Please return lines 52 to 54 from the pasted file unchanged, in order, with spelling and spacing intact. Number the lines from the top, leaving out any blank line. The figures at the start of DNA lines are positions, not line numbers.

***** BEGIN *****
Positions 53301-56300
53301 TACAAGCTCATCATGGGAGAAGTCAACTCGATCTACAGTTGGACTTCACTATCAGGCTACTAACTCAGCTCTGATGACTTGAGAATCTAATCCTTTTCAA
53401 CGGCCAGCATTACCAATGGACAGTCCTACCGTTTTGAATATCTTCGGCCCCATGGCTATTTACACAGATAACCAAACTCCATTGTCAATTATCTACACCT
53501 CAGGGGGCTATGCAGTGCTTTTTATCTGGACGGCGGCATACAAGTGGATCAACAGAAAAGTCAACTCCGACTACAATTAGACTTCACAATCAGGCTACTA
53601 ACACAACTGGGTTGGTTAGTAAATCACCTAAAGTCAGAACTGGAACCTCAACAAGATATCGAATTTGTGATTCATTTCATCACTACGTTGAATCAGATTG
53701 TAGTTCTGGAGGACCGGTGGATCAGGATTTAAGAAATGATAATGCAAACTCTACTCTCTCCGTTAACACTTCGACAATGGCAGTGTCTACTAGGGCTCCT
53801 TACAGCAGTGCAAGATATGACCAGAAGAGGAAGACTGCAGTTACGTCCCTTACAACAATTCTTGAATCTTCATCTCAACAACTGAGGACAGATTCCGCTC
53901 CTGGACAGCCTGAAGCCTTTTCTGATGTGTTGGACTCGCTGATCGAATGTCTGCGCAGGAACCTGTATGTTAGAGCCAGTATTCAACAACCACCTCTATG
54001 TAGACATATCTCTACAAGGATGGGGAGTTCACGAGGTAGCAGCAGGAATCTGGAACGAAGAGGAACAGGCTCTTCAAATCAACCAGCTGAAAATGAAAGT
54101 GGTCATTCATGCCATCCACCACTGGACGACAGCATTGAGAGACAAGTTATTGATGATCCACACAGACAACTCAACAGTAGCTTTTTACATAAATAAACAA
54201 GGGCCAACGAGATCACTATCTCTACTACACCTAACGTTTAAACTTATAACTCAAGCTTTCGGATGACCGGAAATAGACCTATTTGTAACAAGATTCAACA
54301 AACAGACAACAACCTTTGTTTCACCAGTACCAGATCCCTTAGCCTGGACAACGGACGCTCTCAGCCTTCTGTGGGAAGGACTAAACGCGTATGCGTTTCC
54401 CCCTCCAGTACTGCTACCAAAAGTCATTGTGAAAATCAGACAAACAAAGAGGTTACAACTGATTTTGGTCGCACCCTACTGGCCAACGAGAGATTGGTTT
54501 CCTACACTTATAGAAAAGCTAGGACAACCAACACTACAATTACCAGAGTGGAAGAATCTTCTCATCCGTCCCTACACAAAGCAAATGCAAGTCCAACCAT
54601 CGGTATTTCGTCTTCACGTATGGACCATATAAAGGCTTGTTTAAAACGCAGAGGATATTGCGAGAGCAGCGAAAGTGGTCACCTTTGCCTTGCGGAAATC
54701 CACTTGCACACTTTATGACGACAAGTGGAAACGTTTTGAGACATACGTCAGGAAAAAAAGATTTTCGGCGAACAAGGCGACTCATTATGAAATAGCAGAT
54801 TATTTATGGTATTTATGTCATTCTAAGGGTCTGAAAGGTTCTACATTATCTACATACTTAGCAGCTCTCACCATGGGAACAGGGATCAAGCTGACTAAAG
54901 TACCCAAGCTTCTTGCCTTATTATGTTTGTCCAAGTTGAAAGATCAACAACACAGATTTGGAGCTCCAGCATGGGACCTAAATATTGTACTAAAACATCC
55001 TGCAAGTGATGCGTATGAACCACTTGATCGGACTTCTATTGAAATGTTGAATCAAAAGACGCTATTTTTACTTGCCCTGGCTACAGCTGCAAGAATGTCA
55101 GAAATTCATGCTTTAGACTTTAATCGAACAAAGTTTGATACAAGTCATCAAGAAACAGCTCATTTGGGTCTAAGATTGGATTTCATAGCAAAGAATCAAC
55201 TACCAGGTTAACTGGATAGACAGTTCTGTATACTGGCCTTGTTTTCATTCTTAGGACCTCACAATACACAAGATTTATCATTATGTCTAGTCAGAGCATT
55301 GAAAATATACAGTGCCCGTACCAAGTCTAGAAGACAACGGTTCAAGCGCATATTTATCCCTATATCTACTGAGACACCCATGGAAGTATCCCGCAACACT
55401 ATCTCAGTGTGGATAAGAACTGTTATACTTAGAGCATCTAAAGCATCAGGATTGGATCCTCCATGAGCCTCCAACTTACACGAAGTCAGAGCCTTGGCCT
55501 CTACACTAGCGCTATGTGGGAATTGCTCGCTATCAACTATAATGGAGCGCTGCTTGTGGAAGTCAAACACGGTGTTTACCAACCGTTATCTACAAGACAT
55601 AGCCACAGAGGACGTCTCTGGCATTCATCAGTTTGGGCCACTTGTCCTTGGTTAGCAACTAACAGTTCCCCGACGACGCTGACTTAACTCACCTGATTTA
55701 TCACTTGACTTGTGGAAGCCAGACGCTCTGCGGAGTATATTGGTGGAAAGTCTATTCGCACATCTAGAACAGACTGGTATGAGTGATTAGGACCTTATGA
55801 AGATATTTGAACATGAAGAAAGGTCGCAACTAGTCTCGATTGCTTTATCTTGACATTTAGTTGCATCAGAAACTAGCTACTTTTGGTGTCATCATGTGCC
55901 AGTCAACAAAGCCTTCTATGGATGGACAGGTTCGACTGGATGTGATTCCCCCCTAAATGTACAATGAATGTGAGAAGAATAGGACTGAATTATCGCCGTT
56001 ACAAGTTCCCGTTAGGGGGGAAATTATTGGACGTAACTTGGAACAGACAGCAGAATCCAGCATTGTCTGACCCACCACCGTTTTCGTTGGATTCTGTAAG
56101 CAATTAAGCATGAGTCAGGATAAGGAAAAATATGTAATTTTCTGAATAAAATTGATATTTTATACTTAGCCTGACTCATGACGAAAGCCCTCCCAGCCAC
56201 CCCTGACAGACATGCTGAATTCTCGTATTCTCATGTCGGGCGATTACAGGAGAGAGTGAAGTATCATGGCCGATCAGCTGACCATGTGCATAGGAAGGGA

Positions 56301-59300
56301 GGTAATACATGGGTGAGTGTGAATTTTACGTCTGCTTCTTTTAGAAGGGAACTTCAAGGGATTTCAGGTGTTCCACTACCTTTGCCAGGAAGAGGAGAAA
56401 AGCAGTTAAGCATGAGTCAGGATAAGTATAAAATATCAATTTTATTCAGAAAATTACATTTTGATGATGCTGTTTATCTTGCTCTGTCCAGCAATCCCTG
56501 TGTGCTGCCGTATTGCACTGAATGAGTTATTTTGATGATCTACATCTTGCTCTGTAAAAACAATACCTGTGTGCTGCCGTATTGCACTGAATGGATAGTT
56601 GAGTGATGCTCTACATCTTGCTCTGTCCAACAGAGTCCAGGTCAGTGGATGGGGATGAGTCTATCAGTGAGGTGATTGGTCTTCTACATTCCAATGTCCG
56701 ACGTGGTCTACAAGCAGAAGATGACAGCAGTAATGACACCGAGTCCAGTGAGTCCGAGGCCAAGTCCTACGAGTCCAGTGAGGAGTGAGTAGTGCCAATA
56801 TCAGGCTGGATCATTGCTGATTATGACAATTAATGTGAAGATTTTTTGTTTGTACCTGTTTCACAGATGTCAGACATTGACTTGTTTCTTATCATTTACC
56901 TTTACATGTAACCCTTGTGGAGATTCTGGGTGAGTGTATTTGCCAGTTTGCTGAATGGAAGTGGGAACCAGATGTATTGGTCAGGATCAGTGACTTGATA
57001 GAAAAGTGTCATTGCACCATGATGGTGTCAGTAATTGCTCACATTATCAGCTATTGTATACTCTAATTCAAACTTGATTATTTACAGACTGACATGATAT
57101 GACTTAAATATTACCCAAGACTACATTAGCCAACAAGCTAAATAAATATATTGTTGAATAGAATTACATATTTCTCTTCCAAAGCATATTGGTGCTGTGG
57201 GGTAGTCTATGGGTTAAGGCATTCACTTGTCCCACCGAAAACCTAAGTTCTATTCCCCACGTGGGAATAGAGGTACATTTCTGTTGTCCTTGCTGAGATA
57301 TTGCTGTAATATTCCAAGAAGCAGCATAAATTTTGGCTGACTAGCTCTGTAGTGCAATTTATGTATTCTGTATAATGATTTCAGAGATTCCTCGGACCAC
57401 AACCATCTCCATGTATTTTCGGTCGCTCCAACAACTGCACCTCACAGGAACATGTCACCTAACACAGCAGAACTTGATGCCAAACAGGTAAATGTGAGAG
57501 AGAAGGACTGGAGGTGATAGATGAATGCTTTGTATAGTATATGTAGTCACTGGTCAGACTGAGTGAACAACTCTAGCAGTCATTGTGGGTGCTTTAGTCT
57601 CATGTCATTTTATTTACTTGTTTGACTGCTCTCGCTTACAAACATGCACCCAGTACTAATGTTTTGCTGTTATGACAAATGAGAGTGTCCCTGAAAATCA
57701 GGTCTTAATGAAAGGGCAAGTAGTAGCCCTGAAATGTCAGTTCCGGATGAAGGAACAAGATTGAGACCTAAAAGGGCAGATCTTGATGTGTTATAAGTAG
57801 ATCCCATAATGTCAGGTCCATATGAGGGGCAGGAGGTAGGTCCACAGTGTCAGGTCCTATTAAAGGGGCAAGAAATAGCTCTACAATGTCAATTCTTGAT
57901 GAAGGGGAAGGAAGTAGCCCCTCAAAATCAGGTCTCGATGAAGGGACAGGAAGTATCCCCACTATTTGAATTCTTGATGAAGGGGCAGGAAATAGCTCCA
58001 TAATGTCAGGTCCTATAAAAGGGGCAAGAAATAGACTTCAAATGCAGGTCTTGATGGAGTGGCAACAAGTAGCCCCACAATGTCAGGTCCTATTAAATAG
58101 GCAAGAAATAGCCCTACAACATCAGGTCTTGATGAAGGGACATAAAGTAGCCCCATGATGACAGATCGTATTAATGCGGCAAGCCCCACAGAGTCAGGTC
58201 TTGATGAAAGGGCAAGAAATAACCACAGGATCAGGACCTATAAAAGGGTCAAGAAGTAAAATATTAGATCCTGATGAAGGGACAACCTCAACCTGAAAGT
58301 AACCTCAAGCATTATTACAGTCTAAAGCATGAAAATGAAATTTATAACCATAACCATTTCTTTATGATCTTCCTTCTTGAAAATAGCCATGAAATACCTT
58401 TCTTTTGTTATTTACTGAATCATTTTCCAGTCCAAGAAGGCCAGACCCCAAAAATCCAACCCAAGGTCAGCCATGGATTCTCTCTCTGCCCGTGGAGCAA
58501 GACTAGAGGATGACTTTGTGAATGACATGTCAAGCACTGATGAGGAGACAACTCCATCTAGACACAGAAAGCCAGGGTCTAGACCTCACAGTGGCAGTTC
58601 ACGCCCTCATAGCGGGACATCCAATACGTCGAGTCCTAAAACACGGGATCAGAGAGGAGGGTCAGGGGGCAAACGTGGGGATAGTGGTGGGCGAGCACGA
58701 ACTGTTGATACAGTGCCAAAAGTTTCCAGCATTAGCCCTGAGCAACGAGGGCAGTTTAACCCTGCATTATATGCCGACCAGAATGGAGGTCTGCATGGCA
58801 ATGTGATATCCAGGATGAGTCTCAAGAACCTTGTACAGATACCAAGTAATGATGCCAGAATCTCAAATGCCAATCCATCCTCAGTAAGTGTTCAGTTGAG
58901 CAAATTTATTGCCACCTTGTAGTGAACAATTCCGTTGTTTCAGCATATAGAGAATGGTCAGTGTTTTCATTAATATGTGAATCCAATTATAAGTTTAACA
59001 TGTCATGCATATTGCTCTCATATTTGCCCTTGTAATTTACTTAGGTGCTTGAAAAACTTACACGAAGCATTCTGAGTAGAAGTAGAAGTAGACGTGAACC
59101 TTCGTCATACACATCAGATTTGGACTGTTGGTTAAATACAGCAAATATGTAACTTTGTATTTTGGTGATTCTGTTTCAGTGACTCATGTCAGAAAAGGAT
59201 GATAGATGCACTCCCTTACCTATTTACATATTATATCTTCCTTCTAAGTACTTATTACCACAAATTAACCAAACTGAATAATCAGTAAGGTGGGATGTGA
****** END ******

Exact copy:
58201 TTGATGAAAGGGCAAGAAATAACCACAGGATCAGGACCTATAAAAGGGTCAAGAAGTAAAATATTAGATCCTGATGAAGGGACAACCTCAACCTGAAAGT
58301 AACCTCAAGCATTATTACAGTCTAAAGCATGAAAATGAAATTTATAACCATAACCATTTCTTTATGATCTTCCTTCTTGAAAATAGCCATGAAATACCTT
58401 TCTTTTGTTATTTACTGAATCATTTTCCAGTCCAAGAAGGCCAGACCCCAAAAATCCAACCCAAGGTCAGCCATGGATTCTCTCTCTGCCCGTGGAGCAA